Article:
On scientific skepticism…why it’s best to double (and triple) check, even when the data fit the profile
The New York Times recently carried a story that highlights the importance of scientific skepticism, even in the face of strong evidence. The author, Dr. Danielle Ofri, was seeing a patient, Mr. S, who had been diagnosed with HIV years prior while incarcerated. Apparently, not only did the medical test offer a positive diagnosis, but Mr. S’s social experiences were thought to be consistent with many of the risk factors associated with HIV. He was an inmate on Rikers Island, one of the most notorious jails in the country. For a variety of reasons, inmate populations in our nation’s jails and prisons have, on average, higher rates of HIV, hepatitis, TB and other communicable diseases than the rest of the population. The man was also a former IV drug user, and using unsterilized needles is a leading mode of HIV transmission. In fact, whenever Mr. S went to visit his doctor, nurses struggled to find healthy veins to draw blood to test his T-cell counts and viral loads, markers of HIV progression in the body. After years of taking HIV medications and doing annual blood work (as the routine blood tests that most HIV-positive individuals have every 3-6 months were deemed impossible given the condition of his veins), a nurse practitioner approached the situation with a healthy dose of scientific skepticism and asked for a new HIV test.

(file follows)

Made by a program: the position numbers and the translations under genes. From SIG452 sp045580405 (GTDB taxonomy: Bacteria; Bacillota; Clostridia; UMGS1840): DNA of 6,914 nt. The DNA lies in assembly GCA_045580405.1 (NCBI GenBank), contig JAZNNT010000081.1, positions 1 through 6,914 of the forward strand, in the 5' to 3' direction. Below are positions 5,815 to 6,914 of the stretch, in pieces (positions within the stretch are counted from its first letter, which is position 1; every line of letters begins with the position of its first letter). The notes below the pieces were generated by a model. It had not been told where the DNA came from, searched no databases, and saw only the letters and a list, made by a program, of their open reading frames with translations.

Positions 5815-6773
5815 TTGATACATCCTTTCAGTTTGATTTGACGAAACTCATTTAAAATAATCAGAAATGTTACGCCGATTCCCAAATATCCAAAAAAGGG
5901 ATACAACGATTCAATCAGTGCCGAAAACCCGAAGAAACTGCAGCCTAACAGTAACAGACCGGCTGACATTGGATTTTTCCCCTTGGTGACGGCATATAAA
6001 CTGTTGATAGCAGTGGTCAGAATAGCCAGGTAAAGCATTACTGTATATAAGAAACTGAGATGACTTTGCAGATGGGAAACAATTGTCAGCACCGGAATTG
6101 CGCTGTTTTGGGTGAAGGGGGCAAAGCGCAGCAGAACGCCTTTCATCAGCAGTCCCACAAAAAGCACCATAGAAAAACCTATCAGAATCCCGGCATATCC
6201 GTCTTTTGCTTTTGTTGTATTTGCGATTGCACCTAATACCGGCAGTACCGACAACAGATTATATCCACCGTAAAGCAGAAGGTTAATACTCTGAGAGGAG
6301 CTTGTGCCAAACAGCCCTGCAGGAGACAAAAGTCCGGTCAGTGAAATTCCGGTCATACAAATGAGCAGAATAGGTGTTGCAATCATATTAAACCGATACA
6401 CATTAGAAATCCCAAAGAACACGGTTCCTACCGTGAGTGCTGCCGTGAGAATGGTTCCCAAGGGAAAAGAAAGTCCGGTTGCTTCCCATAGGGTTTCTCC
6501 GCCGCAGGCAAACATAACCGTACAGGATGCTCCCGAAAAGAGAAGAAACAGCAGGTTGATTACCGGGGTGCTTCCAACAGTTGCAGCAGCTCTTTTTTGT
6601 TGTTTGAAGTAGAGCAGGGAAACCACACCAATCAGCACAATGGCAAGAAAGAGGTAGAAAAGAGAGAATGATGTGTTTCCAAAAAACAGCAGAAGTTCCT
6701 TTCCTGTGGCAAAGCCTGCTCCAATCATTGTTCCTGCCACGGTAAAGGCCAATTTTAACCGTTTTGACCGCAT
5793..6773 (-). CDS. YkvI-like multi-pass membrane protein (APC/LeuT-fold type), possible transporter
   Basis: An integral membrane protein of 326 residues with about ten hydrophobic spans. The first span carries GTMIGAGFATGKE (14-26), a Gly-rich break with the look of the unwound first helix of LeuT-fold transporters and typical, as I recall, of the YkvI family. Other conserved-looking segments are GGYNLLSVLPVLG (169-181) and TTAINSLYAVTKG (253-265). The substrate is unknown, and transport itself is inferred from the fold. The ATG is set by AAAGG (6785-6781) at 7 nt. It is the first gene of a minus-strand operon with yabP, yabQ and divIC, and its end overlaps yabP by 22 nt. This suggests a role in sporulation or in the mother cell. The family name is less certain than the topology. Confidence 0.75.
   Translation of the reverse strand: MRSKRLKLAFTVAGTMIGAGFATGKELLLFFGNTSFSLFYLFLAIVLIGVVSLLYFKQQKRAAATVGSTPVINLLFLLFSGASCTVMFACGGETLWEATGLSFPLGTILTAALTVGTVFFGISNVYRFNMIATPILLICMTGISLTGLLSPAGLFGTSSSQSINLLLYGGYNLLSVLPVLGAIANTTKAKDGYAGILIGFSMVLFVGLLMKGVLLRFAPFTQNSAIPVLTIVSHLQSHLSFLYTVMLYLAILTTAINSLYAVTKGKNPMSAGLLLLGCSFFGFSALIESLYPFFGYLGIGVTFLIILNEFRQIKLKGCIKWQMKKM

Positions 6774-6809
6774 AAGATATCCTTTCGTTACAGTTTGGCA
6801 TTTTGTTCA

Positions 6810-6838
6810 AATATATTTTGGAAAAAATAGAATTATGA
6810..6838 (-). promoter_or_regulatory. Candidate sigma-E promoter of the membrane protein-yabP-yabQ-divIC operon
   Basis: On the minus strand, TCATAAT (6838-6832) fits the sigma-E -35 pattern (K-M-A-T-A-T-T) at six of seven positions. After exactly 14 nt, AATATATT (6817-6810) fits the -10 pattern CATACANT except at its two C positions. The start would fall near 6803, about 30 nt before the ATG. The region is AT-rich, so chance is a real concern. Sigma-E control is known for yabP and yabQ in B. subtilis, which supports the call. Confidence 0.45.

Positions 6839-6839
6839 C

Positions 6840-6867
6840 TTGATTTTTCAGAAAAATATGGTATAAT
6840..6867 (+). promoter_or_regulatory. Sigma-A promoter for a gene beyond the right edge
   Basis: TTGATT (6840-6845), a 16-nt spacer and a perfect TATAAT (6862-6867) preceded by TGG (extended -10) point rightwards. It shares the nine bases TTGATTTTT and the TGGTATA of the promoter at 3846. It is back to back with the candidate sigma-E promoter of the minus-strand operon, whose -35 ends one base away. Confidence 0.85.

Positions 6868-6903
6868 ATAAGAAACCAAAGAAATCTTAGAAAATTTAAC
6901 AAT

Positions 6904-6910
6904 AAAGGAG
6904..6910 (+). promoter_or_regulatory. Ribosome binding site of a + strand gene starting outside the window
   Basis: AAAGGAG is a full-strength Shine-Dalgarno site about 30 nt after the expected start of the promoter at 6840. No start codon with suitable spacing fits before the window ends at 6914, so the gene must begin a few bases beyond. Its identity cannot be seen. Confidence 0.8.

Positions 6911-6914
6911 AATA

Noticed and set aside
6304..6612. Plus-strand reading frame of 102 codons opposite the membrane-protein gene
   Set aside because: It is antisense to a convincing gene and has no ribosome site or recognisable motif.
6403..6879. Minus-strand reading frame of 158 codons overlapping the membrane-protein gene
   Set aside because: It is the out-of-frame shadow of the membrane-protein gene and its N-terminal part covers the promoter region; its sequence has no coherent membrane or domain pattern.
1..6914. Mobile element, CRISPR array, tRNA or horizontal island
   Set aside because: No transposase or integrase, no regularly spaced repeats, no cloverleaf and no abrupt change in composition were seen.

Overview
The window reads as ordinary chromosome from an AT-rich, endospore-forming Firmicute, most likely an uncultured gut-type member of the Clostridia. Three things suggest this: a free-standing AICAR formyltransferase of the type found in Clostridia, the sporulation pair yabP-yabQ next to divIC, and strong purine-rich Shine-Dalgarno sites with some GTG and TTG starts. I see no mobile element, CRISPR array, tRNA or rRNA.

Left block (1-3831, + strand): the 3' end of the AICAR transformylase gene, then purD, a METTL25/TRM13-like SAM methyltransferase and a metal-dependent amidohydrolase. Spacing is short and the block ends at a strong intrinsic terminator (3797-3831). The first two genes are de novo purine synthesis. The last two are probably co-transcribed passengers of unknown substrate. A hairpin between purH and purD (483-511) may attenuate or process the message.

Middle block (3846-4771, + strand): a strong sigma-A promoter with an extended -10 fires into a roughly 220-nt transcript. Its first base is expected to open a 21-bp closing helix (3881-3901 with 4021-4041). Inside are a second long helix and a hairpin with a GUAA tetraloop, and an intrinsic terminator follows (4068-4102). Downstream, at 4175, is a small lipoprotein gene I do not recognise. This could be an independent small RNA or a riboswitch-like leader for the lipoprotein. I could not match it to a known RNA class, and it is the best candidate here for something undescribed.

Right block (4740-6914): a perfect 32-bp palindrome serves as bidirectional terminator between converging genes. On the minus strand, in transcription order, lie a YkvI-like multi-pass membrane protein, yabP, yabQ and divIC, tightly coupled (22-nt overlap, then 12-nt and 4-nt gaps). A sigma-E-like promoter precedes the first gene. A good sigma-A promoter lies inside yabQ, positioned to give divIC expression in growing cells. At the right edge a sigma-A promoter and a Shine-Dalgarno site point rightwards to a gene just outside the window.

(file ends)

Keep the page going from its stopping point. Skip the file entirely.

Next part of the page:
Turns out, Mr. S was never HIV positive.
Rather, the first test was a false positive. Dr. Ofri wondered, “how the misdiagnosis could have persisted for so long — why we chose to explain his vigorous T-cells by classifying him as a nonprogressor, rather than considering that his initial H.I.V. test might have been incorrect.”
Mr. S likely wasn’t retested after the positive test result, Dr. Ofri hypothesizes, partly because his social experiences confirmed a positive HIV diagnosis. In short, he fit the profile due to his drug and incarceration history. Years and thousands of dollars in HIV drugs later, it is discovered that he’s not HIV positive after all. The “profile” didn’t fit the man.
False positives are rare in HIV testing, but they do happen. As a result, many of the respondents in my HIV research describe being tested and retested to make sure that the results are accurate.
I guess the moral of the story is…. respect the science, but test and evaluate again. This applies of course to medicine, in which biological markers and social factors are interpreted together by health professionals to offer a diagnosis. But this also applies to social scientists, so that we can catch those unexpected instances in our data when 2+2 does not in fact equal 4.